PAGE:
Recent inflation dynamics in South Korea, Asia’s fourth-largest economy, need way more attention in the media. In November, the country saw an unexpected 0.6% month-over-month dip in its headline inflation rate, marking the most significant single-month fall in over three years. This drop dramatically deviated from the projected minor 0.2% decline.
This decrease has brought the annualized rate to its lowest level since July, following a brief inflation increase during the summer months, a trend mirrored in various global economies. The amazing thing? This happened after several months of modest gains in inflation.
Could deflation hit the world from out of nowhere?
What if inflation suddenly plummets?
South Korea’s Deflation
The reasons attributed to the South Korean case were declines in food and energy prices, factors that undeniably affect all economies worldwide. I’ve talked about oil before here on InvestorPlace as screaming that the Fed has overtightened policy against collapsing cost-push inflation. If that’s what caused such a big decline in inflation in South Korea, it begs the question: Could this happen in other regions, such as Europe and the Americas? Could this lead to a global battle with deflation instead of inflation?
Deflation, a decrease in the general price level of goods and services, often results in increased real value of money, enabling consumers to purchase more goods and services than before. However, deflation can also be detrimental, triggering a deflationary spiral and leading to economic recession. It also can result in severe volatility for financial markets.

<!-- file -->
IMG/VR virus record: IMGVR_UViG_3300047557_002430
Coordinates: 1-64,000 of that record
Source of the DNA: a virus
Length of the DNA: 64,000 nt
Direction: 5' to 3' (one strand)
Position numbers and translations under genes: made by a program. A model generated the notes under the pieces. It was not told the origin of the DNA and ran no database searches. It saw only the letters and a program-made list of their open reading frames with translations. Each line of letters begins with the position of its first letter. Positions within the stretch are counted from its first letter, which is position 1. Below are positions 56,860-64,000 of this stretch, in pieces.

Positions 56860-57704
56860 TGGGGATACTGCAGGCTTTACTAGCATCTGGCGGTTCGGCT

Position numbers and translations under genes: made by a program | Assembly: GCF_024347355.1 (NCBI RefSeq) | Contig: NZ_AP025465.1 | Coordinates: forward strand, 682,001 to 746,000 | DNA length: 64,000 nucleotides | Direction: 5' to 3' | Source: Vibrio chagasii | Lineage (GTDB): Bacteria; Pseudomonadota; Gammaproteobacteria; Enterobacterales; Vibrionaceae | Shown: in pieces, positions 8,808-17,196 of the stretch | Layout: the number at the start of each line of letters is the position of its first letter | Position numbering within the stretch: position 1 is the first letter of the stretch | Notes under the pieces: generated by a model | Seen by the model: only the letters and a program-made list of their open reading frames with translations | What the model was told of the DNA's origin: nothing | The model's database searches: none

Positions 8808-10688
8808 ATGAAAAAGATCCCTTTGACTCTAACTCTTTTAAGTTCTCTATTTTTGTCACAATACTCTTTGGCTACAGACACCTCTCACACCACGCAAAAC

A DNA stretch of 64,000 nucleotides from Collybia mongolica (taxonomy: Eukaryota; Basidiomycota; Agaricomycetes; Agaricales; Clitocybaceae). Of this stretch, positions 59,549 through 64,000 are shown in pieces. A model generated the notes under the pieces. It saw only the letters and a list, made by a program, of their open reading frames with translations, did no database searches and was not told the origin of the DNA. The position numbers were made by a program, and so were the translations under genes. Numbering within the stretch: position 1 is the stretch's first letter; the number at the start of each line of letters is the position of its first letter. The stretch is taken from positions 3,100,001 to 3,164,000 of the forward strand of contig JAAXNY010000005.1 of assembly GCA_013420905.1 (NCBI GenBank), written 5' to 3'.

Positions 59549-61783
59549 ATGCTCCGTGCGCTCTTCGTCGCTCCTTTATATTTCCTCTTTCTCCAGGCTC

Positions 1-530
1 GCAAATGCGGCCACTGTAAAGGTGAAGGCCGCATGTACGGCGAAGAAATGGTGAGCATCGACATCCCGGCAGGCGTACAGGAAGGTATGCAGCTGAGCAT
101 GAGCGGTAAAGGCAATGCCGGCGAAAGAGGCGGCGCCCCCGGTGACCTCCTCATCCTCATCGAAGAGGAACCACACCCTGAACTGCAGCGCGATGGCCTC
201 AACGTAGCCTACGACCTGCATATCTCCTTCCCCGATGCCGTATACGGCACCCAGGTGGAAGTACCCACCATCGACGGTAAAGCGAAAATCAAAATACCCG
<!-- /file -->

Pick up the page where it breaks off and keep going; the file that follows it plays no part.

While it is essential to consider the unique socioeconomic and political contexts of different regions, the South Korean case does present a possibility worth considering for bulls. If food and energy prices continue to drop significantly, other economies could indeed experience a similar downturn in inflation against elevated rates which are only now starting to impact the economy, when they were rising under higher oil and food prices.
It’s All About Balance
Clearly, striking a balance between inflation and deflation is a delicate act that requires careful economic management. To think that central banks can respond quickly enough to this is foolish. Long duration rates keep collapsing for a reason, and the reason is we are past the inflation wave and deflation is the risk.
Is it time to shift focus from battling inflation to preparing for potential deflation? While the answer may be complex and dependent on various factors, it is undeniable that the South Korean example provides crucial food for thought, and the firepower needed for duration bulls in the bond market to keep allocating despite all the narratives that dominated throughout the year saying otherwise.
On the date of publication, Michael Gayed did not hold (either directly or indirectly) any positions in the securities mentioned in this article. The opinions expressed in this article are those of the writer, subject to the InvestorPlace.com Publishing Guidelines.